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I know after breast augmentation, you should wear loose fitting shirts (button down)...
Different plastic surgeons will have different attitudes or approaches to postoperative care after breast augmentation.
My approach is to treat the procedure somewhat like an orthopedic implant procedure. The first week should be taken off from significant activity and the operative bra is used as a splint to protect the breast and keep the implant in the proper position for healing. The second week can be more relaxed for activity but the bra is still used for support and protection. After two weeks, the implant should be healed in place and the patient should resume normal activity including what to wear, positioning, and arm use. Massage or conditioning of the breast can be started to help speed up the resolution. I don't feel there is any need to restrict clothing or activity after two weeks.
This should be done until you are comfortable to wear anything you want, without strenuous activity of your arms. After three weeks you may resume normal activity. Check with your plastic surgeon and follow his/her advice.
Loose fitting clothing after surgery is usually a matter of choice. Many augmentation patients choose loose clothes to "camouflage" their early surgery changes until they are ready to "unveil" their new profile. After augmentation, one of the most important issues is to maintain good breast support (but no underwires).
This restriction is only necessary in the first weeks of healing while it is uncomfortable to raise your arms above your head. Once the discomfort resolves there is no reason to continue limiting your wardrobe.
I will ask my patients to avoid an underwire bra for the first 4-6 weeks after surgery but that is the only garment restriction lasting beyond the immediate operative experience.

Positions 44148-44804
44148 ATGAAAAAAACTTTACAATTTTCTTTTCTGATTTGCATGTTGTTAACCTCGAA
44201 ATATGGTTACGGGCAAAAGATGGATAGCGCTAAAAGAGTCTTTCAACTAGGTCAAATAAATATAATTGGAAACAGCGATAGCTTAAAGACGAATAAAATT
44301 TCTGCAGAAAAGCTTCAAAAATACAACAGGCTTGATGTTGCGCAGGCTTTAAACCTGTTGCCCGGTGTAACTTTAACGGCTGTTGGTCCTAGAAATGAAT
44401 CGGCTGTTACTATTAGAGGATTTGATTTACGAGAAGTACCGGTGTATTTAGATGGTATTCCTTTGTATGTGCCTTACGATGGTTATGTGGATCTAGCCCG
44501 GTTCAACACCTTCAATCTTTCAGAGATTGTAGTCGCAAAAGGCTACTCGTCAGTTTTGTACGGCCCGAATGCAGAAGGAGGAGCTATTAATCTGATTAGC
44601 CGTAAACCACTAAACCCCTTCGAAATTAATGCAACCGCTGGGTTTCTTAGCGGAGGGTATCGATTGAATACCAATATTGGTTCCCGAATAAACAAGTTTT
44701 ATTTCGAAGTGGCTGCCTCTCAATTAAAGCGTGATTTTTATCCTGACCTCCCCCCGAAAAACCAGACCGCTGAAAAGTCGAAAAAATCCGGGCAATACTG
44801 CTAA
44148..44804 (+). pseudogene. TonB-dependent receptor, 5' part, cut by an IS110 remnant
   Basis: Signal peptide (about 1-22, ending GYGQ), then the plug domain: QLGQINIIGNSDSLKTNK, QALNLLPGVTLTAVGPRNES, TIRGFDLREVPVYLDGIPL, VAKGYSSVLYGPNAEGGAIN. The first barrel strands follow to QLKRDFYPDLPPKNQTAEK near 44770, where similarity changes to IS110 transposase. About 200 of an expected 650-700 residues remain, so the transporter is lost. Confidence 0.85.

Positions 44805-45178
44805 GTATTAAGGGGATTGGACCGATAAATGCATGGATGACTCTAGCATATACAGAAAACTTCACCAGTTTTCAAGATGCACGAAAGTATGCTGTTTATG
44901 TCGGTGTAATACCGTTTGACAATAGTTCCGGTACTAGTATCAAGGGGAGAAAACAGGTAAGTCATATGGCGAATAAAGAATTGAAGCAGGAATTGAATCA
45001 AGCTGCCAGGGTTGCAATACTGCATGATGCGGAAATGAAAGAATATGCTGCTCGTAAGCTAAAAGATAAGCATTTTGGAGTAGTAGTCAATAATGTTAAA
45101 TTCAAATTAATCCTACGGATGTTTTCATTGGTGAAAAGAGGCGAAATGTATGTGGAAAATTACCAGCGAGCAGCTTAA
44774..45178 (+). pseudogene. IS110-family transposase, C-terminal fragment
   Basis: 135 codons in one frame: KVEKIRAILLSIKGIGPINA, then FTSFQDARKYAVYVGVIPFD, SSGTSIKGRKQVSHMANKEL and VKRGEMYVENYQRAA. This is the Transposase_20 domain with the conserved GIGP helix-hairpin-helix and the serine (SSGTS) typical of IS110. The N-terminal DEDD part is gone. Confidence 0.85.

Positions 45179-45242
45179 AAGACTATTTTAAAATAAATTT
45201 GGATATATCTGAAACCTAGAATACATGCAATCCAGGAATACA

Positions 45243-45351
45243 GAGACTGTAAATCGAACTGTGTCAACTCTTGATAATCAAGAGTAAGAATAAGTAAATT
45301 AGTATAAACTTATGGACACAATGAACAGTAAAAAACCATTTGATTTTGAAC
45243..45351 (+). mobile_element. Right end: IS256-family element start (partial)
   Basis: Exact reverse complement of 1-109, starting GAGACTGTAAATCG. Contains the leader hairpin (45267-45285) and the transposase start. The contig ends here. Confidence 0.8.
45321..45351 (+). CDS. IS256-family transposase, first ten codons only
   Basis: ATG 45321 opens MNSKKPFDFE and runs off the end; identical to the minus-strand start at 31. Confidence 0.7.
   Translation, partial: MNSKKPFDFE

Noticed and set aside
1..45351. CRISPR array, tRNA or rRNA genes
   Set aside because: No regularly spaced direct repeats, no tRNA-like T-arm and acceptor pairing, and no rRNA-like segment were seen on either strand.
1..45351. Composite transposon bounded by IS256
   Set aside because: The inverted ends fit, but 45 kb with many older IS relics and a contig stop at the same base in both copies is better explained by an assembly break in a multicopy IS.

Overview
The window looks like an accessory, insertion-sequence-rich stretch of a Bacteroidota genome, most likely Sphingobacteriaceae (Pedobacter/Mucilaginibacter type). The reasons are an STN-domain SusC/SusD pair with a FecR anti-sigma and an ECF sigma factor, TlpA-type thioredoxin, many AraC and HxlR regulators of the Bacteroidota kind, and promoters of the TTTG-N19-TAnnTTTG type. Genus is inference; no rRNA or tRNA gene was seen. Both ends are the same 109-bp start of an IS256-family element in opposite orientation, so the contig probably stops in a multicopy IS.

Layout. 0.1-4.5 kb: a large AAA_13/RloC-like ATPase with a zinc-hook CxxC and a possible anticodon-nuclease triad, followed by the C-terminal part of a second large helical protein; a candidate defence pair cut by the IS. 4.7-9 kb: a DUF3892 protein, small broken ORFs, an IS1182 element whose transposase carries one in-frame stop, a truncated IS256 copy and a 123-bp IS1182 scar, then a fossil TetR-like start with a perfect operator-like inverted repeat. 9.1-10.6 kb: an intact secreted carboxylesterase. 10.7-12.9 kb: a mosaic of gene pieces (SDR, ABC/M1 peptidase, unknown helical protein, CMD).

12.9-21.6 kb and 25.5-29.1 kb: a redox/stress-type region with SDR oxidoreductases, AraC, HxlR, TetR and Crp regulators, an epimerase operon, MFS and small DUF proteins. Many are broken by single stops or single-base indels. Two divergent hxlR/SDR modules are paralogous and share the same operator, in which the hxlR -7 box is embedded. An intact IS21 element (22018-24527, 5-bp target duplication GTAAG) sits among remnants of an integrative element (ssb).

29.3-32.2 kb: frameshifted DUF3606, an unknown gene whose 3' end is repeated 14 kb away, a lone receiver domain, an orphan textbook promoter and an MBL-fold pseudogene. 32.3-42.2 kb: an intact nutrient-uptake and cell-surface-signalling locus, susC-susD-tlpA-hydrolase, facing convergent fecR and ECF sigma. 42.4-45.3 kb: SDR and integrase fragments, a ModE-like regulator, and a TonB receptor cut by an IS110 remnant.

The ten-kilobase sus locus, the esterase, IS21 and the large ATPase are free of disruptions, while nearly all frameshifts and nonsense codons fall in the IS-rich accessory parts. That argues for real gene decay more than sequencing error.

The only way this will affect your recovery is to make it easier to get dressed. Unless your plastic surgeon has told you otherwise, I would say you can progress to your regular clothes as you see fit.
Each person differs in the recommendations for post-operative instructions. In general, it truly depends on the laxity of the soft tissue envelope and the tendency for the breasts to "settle." While firm hard implants are a common concern discussed in the literature, quite often the opposite is true and the breasts are too supple and the implants bottom out or have a tendency to spread laterally especially when lying down. In the former situation, the surgeon may recommend long term wearing of loose bras whereas in the latter condition the use of supportive structured bras may be instituted within 3-4 weeks after surgery. It is common to recommend implant displacement exercises (breast massage) for mobility of the implants, minimize capsular contracture and promote descent of the initially high riding implants. I am including a video discussing these exercises. www.youtube.com/watch